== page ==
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Willoughby Wallace Hooper
The Redoubt at Mindhla on the right bank of the Irrawaddy, captured on the afternoon of the 17th Nov
13.7 x 19 cm
Shelfmark: Photo 312/(9), Item number: 3129
Curatorial description (Accessed: 27 February 2017)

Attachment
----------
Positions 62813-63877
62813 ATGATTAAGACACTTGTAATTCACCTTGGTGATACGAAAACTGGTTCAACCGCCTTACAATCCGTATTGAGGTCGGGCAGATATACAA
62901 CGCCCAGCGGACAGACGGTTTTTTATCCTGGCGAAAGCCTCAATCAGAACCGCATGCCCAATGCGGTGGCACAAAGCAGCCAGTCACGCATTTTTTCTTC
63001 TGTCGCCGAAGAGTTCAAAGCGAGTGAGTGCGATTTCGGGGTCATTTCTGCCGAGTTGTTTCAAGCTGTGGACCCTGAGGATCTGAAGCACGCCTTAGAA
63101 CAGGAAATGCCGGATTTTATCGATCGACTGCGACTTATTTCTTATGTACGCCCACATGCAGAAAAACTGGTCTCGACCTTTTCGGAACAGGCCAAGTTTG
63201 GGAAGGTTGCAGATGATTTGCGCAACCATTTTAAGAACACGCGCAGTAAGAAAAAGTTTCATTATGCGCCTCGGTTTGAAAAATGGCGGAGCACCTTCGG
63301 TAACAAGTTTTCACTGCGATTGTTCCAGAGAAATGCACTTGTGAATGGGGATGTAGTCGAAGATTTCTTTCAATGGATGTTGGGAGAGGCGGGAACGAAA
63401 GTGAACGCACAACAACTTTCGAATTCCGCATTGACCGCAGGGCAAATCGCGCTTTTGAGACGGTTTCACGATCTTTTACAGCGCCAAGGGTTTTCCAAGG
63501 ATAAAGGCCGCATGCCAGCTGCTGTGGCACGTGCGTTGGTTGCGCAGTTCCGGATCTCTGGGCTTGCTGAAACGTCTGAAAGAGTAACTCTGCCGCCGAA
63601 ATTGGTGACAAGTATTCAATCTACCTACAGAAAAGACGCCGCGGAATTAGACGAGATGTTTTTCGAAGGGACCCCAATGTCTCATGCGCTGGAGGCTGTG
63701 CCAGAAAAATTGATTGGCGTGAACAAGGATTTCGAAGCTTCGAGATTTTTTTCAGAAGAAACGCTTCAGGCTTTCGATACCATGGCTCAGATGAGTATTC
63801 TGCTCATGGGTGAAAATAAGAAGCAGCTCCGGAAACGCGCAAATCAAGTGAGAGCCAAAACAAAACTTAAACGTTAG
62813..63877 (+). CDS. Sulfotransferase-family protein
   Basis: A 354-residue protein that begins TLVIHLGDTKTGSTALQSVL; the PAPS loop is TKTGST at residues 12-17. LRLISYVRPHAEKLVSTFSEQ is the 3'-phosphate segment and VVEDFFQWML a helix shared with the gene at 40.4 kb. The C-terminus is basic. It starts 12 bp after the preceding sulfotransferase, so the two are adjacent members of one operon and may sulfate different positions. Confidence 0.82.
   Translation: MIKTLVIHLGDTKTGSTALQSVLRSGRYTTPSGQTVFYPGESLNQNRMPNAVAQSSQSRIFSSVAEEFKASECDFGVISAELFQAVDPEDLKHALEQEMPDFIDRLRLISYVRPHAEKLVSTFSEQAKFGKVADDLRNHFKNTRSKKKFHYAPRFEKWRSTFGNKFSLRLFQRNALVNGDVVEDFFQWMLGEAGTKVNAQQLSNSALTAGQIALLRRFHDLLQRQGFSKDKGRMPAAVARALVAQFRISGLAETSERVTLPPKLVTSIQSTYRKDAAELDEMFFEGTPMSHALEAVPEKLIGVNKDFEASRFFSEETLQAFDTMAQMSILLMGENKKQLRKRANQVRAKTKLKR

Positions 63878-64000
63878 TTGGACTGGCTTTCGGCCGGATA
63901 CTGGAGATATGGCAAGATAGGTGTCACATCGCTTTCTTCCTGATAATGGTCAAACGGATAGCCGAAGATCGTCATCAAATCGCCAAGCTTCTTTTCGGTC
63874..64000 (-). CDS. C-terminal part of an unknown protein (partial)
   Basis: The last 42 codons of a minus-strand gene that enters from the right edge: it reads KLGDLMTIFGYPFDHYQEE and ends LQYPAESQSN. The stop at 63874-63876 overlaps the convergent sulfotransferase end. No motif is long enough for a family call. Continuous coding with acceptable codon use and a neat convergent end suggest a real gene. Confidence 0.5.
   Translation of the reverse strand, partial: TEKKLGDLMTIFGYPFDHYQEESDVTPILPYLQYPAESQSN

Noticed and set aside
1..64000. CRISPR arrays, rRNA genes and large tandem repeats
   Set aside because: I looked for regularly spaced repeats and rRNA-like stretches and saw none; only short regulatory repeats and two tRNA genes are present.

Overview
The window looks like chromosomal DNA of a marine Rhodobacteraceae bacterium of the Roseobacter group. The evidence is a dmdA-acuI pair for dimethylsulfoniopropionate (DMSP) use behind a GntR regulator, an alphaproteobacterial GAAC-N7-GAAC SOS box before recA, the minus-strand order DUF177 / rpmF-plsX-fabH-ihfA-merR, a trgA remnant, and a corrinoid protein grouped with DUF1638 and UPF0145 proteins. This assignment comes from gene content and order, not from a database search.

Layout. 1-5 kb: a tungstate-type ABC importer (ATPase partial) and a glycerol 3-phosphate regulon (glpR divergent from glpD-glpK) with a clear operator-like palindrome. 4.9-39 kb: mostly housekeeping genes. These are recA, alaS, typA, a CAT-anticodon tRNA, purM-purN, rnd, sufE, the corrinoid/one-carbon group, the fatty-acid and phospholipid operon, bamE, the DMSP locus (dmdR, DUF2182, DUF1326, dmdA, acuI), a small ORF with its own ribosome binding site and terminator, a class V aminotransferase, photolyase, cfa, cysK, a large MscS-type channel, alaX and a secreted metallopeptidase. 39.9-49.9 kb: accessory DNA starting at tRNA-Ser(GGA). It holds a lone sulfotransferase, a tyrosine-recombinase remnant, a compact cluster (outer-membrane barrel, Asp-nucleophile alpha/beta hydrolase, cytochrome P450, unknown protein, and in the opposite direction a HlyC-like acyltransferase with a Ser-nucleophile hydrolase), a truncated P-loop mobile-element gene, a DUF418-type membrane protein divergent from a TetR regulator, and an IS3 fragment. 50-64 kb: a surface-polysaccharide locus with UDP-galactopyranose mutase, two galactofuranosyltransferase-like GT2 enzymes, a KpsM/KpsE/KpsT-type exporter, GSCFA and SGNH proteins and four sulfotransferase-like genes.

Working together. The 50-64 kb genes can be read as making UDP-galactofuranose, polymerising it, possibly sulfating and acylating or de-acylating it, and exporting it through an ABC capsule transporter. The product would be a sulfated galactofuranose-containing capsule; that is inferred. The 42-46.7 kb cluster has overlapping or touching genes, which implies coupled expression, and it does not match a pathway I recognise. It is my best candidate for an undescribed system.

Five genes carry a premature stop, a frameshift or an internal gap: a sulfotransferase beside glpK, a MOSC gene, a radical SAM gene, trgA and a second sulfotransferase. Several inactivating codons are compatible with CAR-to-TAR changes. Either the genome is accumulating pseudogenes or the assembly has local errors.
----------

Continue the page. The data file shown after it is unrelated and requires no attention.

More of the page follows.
Photograph of the fort captured by the British on 17 November 1885 at Minhla in Burma (Myanmar), taken by Willoughby Wallace Hooper in 1885. The photograph is one of a series documenting the Third Anglo-Burmese War (1885-86) made by Hooper while serving as Provost Marshal with the British army. In early November 1885 British forces advanced swiftly up the Irrawaddy River from Rangoon, the capital of British Burma, towards Mandalay, the Burmese royal capital, in craft requisitioned from the Irrawaddy Flotilla Company. At Minhla the British encountered resistance from the Burmese, who held the redoubt (fort) on the right bank of the Irrawaddy River. A caption by Hooper accompanying the print describes the scenario: “This Redoubt is a strongly constructed square stone building with two gates, one facing the river, the other facing inland, above which is a sloping ascent or ramp leading to an opening in the parapet. On the opposite, or left bank of the river, is the fort of Kooey-joung, an important work constructed for the King by Italian Engineers. Both these forts completely command the river, and, it being known that the enemy intended to dispute our passage at this point, a force was landed on either bank a short distance below for the purpose of dislodging them. The resistance expected on the Kooey-joung side was not met with, but the force which was marching on the Mindhla redoubt…encountered a large body of the enemy strongly posted in a village, surrounded by jungle, about a mile inland.” After a fierce engagement, the British took the redoubt by ascending the ramp, with losses on both sides and a large number of Burmese taken prisoner. The war culminated in the annexation of Upper Burma on 1 January 1886 by the British and the exile of King Thibaw (reigned 1878-1885), the last of the Burmese kings, and his queen Supayalat, to India. Hooper was a dedicated amateur photographer and his Burma war series is considered “one of the most accomplished and comprehensive records of a nineteenth century military campaign”. It was published in 1887 as ‘Burmah: a series of one hundred photographs illustrating incidents connected with the British Expeditionary Force to that country, from the embarkation at Madras, 1st Nov, 1885, to the capture of King Theebaw, with many views of Mandalay and surrounding country, native life and industries’. There were two editions, one with albumen prints, one with autotypes, and a series of lantern slides was also issued. However the series is also notable for the political scandal which arose following allegations by a journalist that Hooper had acted sadistically in the process of photographing the execution by firing squad of Burmese rebels. The subsequent court of inquiry concluded that he had behaved in a “callous and indecorous” way and the affair raised issues of the ethical role of the photographer in documenting human suffering and the conduct of the British military during a colonial war.